School choice has been on the minds of many. Parents are asking for it, wanting to have a bigger say in their child’s education. Politicians are finally starting to back it, seeking legislation that would allow families to take their public-school tax funds with them to where they see the best fit for their child. The prevailing wisdom, or at least thought from the public-school side of the ledger, would have you believe i
School choice has been on the minds of many. Parents are asking for it, wanting to have a bigger say in their child’s education. Politicians are finally starting to back it, seeking legislation that would allow families to take their public-school tax funds with them to where they see the best fit for their child. The prevailing wisdom, or at least thought from the public-school side of the ledger, would have you believe is that school choice benefits only the wealthy and comes at the expense of those low-income families. That, as you will soon see, is very much a fallacy.
The idea behind school choice is simple: Take educational tax dollars to the school of one’s choosing. Freedom to allow parents to pursue educational excellence for their kids. The main point being, it would make no difference where a family is located geographically as it would make no difference where they sit on the socioeconomic scale. Low-income families with school choice would finally have options.
As more and more spoke out about wanting school choice, opponents of said choice came out to defend this by claiming how harmful it would be to the educational system. In Arizona, this argument was used to stop the state from expanding its education savings account program in 2018. Since that time, though, more and more evidence has shown that school choice does not only favor the wealthy, but it also has had a profound effect on low-income families.
In 2019, the Urban Institute updated its 2017 report on the students who participated in the Florida Tax Credit (FTC) scholarship program. The FTC is the country’s largest private school choice program and benefits many low-income families. The FTC annually provides more than 100,000 scholarships that families can use toward tuition for participating private schools. What the Urban Institute found out in 2017 and reconfirmed in 2019 was that low-income “students who participated in the FTC program at any point in their academic careers were more likely to enroll in Florida colleges and were slightly more likely to graduate than students who did not participate.”
Back to Arizona, they too are finding out that their school choice education savings account program – Empowerment Scholarship Account (ESA) program – is making a difference to those low-income families who need it most. School choice is now offering opportunities for kids who may have never been afforded that luxury. Looking at Arizona’s numbers more closely, the findings are encouraging. Here is what they show:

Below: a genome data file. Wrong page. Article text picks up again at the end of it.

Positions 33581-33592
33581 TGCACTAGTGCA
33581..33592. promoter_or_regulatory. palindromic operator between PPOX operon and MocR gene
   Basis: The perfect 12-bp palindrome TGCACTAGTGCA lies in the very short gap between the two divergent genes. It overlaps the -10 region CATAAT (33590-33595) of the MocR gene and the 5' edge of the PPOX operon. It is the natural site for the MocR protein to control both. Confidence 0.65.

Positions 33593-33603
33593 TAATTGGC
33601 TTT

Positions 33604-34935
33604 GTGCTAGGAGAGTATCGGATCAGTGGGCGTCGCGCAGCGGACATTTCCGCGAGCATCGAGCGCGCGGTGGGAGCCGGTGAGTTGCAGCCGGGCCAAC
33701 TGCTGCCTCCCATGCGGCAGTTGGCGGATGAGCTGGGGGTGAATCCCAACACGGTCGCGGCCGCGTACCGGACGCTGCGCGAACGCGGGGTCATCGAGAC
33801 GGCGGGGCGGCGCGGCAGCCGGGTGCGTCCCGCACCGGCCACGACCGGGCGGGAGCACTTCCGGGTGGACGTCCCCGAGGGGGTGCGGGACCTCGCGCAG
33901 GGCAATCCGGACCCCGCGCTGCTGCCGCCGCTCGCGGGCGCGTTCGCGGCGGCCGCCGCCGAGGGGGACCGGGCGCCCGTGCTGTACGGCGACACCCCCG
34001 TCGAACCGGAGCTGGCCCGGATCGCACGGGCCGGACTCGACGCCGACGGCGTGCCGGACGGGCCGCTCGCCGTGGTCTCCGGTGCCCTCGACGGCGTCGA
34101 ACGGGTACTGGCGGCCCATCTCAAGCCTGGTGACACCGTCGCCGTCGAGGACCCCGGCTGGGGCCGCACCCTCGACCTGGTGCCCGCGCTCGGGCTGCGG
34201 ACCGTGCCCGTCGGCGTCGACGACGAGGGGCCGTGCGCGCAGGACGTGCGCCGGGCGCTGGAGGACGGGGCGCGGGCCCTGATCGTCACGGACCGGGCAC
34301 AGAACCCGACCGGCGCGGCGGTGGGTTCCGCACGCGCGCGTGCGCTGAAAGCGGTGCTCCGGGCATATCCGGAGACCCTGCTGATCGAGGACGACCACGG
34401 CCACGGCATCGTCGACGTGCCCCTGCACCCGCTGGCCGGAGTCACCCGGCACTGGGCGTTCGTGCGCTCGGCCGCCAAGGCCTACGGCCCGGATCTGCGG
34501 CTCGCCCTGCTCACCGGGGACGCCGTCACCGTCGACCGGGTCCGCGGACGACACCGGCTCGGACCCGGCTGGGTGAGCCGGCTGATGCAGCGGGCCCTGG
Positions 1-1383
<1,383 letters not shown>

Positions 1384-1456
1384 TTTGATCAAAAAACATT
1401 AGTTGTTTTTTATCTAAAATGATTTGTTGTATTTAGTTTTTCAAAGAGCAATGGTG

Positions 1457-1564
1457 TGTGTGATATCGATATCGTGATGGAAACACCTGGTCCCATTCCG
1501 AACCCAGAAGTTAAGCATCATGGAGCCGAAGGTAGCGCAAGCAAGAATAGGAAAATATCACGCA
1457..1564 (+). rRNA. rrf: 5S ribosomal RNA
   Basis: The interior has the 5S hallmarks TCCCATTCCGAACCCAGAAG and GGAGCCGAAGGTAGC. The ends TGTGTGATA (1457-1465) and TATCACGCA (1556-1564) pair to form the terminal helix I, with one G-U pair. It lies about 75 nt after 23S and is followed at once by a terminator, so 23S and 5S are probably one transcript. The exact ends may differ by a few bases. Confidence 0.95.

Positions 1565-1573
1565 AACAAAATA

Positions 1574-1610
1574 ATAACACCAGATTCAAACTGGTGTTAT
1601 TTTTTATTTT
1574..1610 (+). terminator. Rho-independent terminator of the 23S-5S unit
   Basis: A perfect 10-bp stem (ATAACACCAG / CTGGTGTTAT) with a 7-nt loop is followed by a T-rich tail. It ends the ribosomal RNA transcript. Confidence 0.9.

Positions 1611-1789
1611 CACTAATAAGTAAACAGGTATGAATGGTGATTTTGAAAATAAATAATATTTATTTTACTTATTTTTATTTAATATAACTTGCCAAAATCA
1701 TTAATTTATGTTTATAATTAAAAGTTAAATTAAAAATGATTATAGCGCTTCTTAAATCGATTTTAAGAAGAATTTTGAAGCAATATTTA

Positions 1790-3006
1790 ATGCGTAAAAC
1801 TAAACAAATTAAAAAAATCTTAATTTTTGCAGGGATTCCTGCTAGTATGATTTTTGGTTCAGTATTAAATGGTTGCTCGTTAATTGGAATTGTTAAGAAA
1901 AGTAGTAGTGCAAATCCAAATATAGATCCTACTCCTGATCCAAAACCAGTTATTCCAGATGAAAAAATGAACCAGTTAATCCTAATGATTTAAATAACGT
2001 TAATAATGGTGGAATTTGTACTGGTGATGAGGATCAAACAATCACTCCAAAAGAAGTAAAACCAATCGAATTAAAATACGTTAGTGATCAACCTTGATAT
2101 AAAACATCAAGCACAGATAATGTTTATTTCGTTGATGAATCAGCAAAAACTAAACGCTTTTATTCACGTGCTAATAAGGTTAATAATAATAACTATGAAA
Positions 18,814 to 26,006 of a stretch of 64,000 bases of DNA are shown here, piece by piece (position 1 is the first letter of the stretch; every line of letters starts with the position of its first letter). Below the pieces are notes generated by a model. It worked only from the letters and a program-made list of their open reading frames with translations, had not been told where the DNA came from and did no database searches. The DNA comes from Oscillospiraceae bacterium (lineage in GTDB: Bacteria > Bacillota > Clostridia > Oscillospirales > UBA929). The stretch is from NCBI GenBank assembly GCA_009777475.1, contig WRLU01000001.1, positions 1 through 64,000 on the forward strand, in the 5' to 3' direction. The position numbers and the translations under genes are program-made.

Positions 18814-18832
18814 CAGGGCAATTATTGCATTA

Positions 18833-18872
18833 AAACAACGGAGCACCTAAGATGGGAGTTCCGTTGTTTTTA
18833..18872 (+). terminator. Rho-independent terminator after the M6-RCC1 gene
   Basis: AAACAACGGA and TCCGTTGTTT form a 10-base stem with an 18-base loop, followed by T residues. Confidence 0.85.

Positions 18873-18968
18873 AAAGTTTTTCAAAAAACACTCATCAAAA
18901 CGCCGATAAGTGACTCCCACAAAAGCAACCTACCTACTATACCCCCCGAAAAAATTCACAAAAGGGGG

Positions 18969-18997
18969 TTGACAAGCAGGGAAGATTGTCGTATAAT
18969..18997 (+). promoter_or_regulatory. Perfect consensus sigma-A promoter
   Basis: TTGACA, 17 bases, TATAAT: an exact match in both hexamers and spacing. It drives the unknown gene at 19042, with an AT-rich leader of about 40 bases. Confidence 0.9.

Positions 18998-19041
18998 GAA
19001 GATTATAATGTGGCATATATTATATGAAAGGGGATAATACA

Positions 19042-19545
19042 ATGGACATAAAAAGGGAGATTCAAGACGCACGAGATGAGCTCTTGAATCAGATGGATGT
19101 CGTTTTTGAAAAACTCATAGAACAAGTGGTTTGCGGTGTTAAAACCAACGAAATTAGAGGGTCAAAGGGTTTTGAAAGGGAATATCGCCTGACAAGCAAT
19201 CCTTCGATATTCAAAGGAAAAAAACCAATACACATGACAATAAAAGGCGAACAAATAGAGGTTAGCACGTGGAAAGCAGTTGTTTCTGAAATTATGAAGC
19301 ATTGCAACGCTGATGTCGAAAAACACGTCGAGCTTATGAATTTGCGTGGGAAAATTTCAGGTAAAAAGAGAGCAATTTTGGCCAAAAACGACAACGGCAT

- Median private school tuition is covered 100% by the ESA. This means private schools are finally within reach of low-income families.
- Contrary to popular belief, students who receive an ESA from low-income and low-performing school districts is proportionally similar overall to those students in public schools who don’t suffer the same background. The ESAs are showing they generate equal funding for students, regardless of their economic status.
- There are 10 school districts in Arizona where the ESA is most popular, and these districts are socioeconomically disadvantaged by a large margin. Of those 10 districts, three have the largest concentration of ESA students. The child poverty rate in those three districts is more than double the state average.
- Hundreds of students on Native American reservations are served by the ESA. These reservations can see public school spending topping $16,000 a year, but even with that, these students are trapped in districts and schools that have been rated a D or F by the Arizona Board of Education.
Of course, the biggest concern surrounding Arizona’s ESA (or any state for that matter) is whether the school choice system is set to do more damage to low-income families while giving an even larger advantage to those affluent families. Per a 2017 EdChoice report, it was found that private school tuitions and fees in the state reached as high as $29,700 annually, with some of the state’s private high schools going well over that. Compare that with the ESA award for non-special education or non-kindergarten students of $6,148 and you can see where that concern comes from.
But what that report ultimately showed was that while some private school tuitions did reach that lofty price, those were mainly Arizona outliers. What they saw instead was that Arizona’s median tuition rate for private schools, in 2017, was $5,675. Even if you added the inflation rate, it would jump tuition to around $6,139, which is virtually identical to what the average ESA scholarship brings in. The playing field is level for low-income families who wish for school choice.
School choice is on the rise and as the numbers show, low-income families benefit greatly from it. Public school districts will continue to fight, claiming taking public school dollars away will only hurt those students who stay in their public schools. Others claim that if public schools wish to retain those families looking for school choice, they need to improve what’s being offered. It’s finally time to start thinking about the children.